# What do scales measure?

What do scales measure? The obvious answer is kilograms (or grams). That is what the reading on the scale indicates. However this is not what the scale is measuring. It actually measures force, and it is all to do with the way in which the scale is constructed.

Inside a mechanical scale is a spring. And springs are used to measure force. The way they measure force is through the fact that if you shorten the length of a spring, a force is required. The greater the amount you shorten the spring, the more the force that is required. So by measuring the change in length of the spring, you have an indication of the force applied.

In the scale, this change in spring length is used to move a dial which indicates the force from your weight acting on the spring. We measure force in the unit known as a newton. So your scale should display your weight in newtons. However it will normally indicate your weight in kilograms. But kilograms is actually a measure of your mass and this is where the confusion starts.

Mass and weight are not the same thing. You may think of mass as the amount of matter in an object. And objects with matter attract each other simply because they have mass. This is the result of the gravitational force of attraction between the masses of the objects. Our weight is simply the force on us due to the pull of the Earth on our mass. This pull force is directly related to our mass. So the larger our mass the larger the pull force from Earth. Since there is a direct relationship between mass and weight it is possible to convert the scale reading directly from newtons to kilograms and thereby indirectly measure our mass.

So how do you know that your scale is actually reading force and not mass? Well there is an easy way to confirm this. Stand on your scale close to a fixed object and then carefully push yourself down on the scale using the fixed object as a support. You will suddenly see the scale reading increasing, indicating that your mass has increased. However this is not the case since you haven’t suddenly put on mass. What you have done is added an extra force to the scale, and it is this force, combined with the force of your weight, that the scale has measured.

This simple experiment is an easy demonstration that a spring scale actually measures force and not mass.

Mac

Thank you for the explanation.

As per your discussion, the weighing machine actually measures the weight and it is calibrated to give mass, ie, the value (weight) is divided by g=9.8 m/s2 to give the mass value. Since the weighing machine is calibrated for the condition in the Earth, If the same weighing machine is taken to the Moon, whether it will show the same mass?

Hi Gayu. The scales measure force and then convert that to mass as a result of the label on the scales being printed with a calibration relating the force to mass on Earth. On the Moon the force measured would be less and therefore the mass reading would be less. The mass reading would therefore be incorrect. Note that the scales would be measuring the force correctly. The force is not normally displayed on a scale label and instead the conversion of the force to mass is shown. This is why there is the discrepancy. We are not using the scales to measure the mass directly.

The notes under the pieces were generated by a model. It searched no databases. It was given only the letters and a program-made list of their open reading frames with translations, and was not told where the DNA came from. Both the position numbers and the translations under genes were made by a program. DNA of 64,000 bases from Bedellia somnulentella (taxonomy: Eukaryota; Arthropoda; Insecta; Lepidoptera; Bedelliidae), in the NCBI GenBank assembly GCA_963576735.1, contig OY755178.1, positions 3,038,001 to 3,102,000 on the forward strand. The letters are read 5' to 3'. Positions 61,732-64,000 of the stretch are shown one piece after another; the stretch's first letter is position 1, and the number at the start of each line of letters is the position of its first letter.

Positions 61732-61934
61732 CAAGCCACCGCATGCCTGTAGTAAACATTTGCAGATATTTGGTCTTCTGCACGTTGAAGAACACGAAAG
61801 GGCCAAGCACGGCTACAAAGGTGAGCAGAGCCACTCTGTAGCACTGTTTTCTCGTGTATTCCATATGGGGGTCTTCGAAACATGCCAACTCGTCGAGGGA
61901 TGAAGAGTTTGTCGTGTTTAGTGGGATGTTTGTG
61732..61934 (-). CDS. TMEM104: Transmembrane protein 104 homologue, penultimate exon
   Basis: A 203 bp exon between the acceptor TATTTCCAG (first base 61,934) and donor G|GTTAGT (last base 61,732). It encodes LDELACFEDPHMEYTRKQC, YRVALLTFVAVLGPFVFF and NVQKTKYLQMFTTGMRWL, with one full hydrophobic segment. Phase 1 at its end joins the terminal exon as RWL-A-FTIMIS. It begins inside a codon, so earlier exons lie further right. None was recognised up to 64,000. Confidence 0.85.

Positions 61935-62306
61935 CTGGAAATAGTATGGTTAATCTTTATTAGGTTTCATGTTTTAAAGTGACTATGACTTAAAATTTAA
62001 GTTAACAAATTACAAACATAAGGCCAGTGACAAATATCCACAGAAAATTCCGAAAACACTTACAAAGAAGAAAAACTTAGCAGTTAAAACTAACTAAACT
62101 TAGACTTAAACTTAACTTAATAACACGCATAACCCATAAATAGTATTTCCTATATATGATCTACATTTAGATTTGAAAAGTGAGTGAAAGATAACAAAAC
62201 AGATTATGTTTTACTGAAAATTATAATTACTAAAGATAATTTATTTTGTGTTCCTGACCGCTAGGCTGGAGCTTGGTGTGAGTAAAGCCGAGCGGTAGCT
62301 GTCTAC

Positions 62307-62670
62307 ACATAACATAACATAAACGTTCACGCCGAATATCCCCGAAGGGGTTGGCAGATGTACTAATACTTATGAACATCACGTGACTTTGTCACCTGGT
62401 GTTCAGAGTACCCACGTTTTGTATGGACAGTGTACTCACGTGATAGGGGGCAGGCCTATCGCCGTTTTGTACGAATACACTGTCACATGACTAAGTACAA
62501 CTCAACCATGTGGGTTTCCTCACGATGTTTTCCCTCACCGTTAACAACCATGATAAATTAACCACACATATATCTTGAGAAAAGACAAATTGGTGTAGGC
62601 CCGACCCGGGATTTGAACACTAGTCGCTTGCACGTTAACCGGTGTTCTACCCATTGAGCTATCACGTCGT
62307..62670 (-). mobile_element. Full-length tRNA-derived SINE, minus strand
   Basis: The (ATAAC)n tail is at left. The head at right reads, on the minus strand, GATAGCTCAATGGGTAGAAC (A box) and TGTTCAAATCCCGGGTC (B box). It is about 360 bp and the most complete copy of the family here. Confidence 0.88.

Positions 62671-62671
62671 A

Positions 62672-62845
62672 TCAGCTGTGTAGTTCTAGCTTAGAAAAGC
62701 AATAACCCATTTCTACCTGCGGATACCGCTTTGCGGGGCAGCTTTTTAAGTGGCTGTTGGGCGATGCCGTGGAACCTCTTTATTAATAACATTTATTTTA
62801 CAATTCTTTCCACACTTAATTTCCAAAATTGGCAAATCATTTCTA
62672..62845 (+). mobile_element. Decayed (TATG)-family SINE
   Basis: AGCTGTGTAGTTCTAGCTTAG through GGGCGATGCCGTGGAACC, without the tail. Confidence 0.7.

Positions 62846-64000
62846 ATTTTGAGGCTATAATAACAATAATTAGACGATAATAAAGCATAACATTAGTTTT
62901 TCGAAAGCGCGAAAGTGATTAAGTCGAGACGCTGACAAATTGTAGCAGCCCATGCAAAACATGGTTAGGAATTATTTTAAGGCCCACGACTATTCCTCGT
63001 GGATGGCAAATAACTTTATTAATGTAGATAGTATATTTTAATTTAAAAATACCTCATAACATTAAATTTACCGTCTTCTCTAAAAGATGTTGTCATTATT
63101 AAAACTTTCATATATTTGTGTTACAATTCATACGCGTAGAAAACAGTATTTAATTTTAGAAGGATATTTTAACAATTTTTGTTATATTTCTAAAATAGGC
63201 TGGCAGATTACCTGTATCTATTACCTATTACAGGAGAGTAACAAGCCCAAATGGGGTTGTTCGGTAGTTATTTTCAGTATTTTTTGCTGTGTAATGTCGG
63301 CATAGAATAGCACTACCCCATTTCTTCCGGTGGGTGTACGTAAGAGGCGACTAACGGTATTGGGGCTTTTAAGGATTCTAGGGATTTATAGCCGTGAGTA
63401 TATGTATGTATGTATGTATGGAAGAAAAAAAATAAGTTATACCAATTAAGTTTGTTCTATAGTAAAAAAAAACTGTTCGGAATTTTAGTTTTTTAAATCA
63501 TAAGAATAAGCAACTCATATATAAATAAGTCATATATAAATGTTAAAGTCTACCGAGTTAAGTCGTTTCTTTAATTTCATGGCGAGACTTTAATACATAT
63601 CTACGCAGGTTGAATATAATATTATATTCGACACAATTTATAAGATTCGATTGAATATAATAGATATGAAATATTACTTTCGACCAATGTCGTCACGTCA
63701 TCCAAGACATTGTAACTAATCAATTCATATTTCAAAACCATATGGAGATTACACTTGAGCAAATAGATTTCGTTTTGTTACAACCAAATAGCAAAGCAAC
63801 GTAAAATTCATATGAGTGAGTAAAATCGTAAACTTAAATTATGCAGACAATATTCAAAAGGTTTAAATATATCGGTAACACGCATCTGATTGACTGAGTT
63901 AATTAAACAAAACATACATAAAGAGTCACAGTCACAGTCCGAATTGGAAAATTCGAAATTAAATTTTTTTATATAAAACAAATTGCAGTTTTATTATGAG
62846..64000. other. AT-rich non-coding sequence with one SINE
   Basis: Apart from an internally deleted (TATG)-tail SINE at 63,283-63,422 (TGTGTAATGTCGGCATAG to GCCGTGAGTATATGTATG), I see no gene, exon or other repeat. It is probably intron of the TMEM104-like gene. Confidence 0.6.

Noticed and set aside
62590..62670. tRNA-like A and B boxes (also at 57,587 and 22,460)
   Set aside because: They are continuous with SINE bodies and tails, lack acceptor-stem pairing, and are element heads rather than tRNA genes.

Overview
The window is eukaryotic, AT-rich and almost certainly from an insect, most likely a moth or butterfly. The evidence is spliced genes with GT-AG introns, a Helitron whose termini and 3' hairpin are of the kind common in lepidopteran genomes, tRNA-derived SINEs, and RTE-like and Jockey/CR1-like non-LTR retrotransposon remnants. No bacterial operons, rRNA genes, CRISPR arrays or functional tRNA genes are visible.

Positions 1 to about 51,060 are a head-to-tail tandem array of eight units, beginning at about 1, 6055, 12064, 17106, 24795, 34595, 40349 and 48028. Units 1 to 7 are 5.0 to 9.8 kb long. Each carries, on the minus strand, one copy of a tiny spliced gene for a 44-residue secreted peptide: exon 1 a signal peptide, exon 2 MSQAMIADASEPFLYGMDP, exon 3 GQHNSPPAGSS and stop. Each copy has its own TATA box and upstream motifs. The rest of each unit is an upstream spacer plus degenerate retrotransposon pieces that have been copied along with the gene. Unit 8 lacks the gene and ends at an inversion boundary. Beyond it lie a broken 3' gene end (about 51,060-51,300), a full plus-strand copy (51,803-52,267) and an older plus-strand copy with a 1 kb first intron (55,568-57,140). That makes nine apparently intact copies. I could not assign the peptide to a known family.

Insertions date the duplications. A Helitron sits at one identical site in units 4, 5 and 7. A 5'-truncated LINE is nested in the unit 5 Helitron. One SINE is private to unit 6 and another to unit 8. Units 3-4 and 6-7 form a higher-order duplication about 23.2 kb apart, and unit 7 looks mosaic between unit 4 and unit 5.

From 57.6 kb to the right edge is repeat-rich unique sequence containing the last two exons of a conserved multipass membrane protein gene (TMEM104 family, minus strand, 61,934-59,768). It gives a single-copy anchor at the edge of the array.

So, if I stand on a normally used scale that shows reading is 70 kg… Is it the reading of my mass?

Hi Zul. It is not directly measuring your mass. It measures the force created by your mass being attracted to Earth. This is called your weight. Since there is a direct relationship between mass and weight, the manufacturer of the scales can put a scale on it which gives a reading of your mass calculated from your weight. So when it says 70kg mass it is correct. Your mass is 70kg. But it has calculated this from measuring your weight.

Hi Professor,

I’m doing this experiment to test how the mass of an object affects the weight of an object due to gravity. I don’t know how to make a good experiment out of this. I first started by measuring the distance and having different masses in similar containers. Although distance doesn’t seem that important in this case. Are you able to help me?

Thanks

Hi Felicity. Scales measure the weight of material placed on the scale due to gravity producing a force on the mass of the material. Coins of the same monetary value are very carefully made to have the same amount of mass in them. So you can use these facts to help you do the experiment. Take two coins of the same monetary value and weigh them together on scales. Now take one of the coins off the scales and measure the weight of one of them. You will have reduced the total mass of material on the scales by 50% when you removed one of the coins. You should find that when you removed 50% of the mass that the weight reduced by 50%. Therefore the mass has a direct influence on the weight. It doesn’t matter that the coins are separate objects as we are investigating total mass of material. What do you think would happen if you measured three coins? See my video on Hooke’s law to see this in action.

Thanks Professor